Friday, October 5, 2012

Invasive Seaweed

Invasive seaweed has the potential to harm a coastal ecosystem by growing over native seaweed, starving it of light and nutrients and thereby damaging a habitat and food source for many marine animals.

Last June for example beaches in Massachusetts have been blanketed with thickly packed red fibers resembling matted hair, causing a stink for beachfront residents and tourists alike. The Pacific native Heterosiphonia japonica was likely introduced through ship ballast water. It was first discovered at US coasts back in 2009 but had already caused a lot of damage on European Coasts in the early 1980's.

The new exotic red algae found in Europe
(a Gracilariopsis chorda; b Chondracanthus sp.; c Solieria sp.;
d Gelidium vagum)
European researchers have now discovered four new invaders in the Netherlands and France, three of them likely introduced after 2008.  None of them has become a nuisance yet but according to the authors these species could have the potential to modify shore ecosystems if they became truly invasive. The authors used the rbcL gene to identify red algal specimens that could not be morphologically identified as native species or known introductions.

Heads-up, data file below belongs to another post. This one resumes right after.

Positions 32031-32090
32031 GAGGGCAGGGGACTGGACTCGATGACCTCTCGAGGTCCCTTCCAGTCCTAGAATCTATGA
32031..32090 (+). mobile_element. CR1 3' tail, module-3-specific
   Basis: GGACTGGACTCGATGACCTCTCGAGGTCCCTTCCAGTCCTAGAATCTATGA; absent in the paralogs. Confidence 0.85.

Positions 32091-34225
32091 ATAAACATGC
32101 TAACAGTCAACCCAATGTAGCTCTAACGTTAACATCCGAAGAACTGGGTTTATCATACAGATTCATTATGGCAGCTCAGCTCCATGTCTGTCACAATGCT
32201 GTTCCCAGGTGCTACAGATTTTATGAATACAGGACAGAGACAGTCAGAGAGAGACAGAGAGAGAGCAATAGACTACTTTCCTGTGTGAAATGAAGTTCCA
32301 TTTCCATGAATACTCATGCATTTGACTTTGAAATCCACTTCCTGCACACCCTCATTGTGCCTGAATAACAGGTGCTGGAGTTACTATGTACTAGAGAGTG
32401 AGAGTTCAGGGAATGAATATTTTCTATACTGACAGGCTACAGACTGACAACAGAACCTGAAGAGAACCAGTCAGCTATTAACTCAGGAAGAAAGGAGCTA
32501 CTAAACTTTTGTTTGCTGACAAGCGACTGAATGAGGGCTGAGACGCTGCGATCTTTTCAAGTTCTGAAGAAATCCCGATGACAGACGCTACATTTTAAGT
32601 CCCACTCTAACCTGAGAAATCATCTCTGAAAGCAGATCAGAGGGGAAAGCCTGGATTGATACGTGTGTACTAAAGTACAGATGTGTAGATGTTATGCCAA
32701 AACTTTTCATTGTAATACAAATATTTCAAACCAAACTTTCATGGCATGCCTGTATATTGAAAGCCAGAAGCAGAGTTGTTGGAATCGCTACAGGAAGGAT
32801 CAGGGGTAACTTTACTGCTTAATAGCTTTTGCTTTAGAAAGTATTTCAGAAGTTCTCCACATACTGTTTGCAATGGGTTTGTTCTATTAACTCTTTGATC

Responsible for these new introductions into Europe are likely imports of Pacific oysters (Crassostrea gigas) , either directly from the north-western Pacific, or as a secondary introduction from a different region (in Europe or overseas). Indeed, all the sites where the new species have been observed were in the close vicinity (within a few hundred meters) of shellfish farming or trading facilities.

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